also need to:

■ limit how much sodium (salt) you eat

■ take nutritional supplements


Because your dialysis fluid contains sugar,

you may have a tendency to gain weight.
Your dietitian can help you plan your diet to
get the right amount of calories and keep
the right weight for you. If you have diabetes,
your dosage of insulin or other medications
may need to change.


What is peritonitis?
One thing you have to be very careful about in
PD is peritonitis, an infection of the peritoneum
(the lining of the belly). Peritonitis happens when
germs get into the peritoneal cavity through the
catheter. It is treatable with antibiotics, but it's
important to get it treated promptly. When doing
an exchange:

■ Make sure the area where you do your

exchange is clean.

■ Make sure you and anyone else in the room

wears a surgical mask.

■ Do not allow children or pets into the room.

■ Close all doors and windows and turn off any

ceiling fans or air conditioners.

■ Gather all your supplies before you start your


■ Scrub your hands for at least two minutes

before each exchange, using a good soap.
Your dialysis care team can suggest a soap
to use.

■ Dry your hands with a disposable paper

towel. Do not touch anything unrelated to
your treatment, not even your skin or your


hair. If you do touch something, wash your
hands again before continuing.

■ Avoid coughing or sneezing on your sterile

supplies. If this happens, you must start the
process over with new supplies.

Make sure you do your exchanges exactly as

taught by your training program. Don’t try any-
thing different without asking your dialysis care
team about it.

What are the signs of peritonitis?

The main signs of peritonitis are:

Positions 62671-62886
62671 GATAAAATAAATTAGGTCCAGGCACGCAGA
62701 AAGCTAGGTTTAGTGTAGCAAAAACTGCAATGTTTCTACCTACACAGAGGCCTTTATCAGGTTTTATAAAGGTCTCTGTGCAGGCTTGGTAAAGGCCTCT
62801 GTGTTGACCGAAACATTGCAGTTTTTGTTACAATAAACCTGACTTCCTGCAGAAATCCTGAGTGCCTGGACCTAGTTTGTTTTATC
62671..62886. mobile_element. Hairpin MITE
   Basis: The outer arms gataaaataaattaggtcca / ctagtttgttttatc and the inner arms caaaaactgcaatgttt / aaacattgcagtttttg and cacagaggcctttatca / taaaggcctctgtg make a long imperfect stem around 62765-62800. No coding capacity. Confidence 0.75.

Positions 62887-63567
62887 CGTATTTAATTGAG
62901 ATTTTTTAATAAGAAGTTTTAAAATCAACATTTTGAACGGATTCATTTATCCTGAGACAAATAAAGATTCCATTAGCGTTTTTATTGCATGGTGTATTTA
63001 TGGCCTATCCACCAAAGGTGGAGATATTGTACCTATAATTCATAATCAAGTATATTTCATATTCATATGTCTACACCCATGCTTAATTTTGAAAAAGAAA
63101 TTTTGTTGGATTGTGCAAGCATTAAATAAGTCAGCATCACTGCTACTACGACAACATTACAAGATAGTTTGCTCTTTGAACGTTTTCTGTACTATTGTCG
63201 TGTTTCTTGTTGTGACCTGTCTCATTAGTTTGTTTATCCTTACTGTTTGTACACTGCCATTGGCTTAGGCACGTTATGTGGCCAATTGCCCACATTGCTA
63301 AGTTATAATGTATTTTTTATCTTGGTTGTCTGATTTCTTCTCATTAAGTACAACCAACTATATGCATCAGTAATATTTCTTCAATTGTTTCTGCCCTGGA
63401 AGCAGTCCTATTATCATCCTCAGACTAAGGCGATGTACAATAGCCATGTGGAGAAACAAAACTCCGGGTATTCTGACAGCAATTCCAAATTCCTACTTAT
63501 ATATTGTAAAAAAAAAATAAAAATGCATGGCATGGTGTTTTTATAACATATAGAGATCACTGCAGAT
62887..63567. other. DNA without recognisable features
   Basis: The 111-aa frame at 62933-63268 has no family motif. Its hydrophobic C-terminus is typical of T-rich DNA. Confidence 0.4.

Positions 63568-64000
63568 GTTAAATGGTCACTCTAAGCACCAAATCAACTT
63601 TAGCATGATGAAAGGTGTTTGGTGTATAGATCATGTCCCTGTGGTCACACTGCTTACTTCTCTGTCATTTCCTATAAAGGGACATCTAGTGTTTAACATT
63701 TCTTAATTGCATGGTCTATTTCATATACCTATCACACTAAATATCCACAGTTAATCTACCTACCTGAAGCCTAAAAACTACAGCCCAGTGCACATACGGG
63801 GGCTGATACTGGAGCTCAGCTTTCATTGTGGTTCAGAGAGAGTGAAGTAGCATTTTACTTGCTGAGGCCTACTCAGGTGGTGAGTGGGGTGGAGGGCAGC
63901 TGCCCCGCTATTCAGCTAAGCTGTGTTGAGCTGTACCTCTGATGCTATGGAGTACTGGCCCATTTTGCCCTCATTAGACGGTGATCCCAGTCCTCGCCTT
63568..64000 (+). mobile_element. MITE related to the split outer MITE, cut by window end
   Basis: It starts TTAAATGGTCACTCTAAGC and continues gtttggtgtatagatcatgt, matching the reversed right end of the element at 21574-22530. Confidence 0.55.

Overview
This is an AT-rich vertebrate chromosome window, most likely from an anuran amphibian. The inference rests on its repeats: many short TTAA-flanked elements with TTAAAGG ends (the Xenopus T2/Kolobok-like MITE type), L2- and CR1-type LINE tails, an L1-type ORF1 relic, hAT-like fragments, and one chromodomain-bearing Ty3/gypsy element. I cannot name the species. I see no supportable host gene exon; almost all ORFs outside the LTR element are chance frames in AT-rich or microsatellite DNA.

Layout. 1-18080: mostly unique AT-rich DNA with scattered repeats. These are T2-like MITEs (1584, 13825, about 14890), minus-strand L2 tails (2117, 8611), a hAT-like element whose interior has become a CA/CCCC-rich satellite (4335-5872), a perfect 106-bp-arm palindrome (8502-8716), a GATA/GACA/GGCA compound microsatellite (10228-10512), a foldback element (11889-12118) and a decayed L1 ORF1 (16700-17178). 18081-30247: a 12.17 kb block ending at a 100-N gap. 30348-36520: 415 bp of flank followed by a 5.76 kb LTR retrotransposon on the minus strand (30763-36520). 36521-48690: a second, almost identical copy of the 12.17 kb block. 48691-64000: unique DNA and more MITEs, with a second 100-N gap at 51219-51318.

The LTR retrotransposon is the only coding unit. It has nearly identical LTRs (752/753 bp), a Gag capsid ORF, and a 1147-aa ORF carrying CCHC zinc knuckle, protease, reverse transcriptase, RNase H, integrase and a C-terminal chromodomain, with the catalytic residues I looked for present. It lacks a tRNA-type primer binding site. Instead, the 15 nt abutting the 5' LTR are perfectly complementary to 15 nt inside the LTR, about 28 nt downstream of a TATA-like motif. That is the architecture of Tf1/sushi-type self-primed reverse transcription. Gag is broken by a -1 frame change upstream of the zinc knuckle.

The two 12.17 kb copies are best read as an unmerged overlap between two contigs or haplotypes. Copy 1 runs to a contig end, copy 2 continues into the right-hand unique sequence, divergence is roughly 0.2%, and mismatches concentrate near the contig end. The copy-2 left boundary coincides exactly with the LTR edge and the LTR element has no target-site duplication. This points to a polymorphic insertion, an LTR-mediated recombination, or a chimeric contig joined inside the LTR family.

■ a cloudy dialysis bag when you are

draining out the used fluid

■ unusual stomach pain, either mild or severe

■ fever or chills

If you notice any of these signs, call your doctor

or dialysis center right away. Getting prompt
treatment for peritonitis is very important. If you do
not get prompt treatment, the infection can get
worse and you may have to go to the hospital. In
addition, the infection may scar your peritoneal
membrane, making PD less effective. In extreme
cases, you may have to change to hemodialysis.

Are there any other infections I

should watch for?
Infections can also occur at the place where the
catheter leaves your skin, called your exit site. You
should clean this area at least once a day with
soap and water. You should also check your exit
site and catheter every day. If problems occur, you


can often catch them in the early stages. Signs of
exit site infection are:

■ pus at the exit site

■ redness around the exit site

■ swelling or bulging around the exit site

■ tenderness or pain at the exit site


Taking good care of your catheter is also

important to prevent infections and do well
on PD. Here are some tips for routine
catheter care:

■ Check your catheter every day for signs

of cracking or pulling.

■ Do not wear tight clothes and belts

around the exit site.

■ Wash your hands with soap and water

for at least two minutes and dry them
with a disposable paper towel before
handling your catheter, and before and
after an exchange is made.

■ Tape the catheter down to your skin.

■ Keep the catheter away from scissors or

other sharp objects.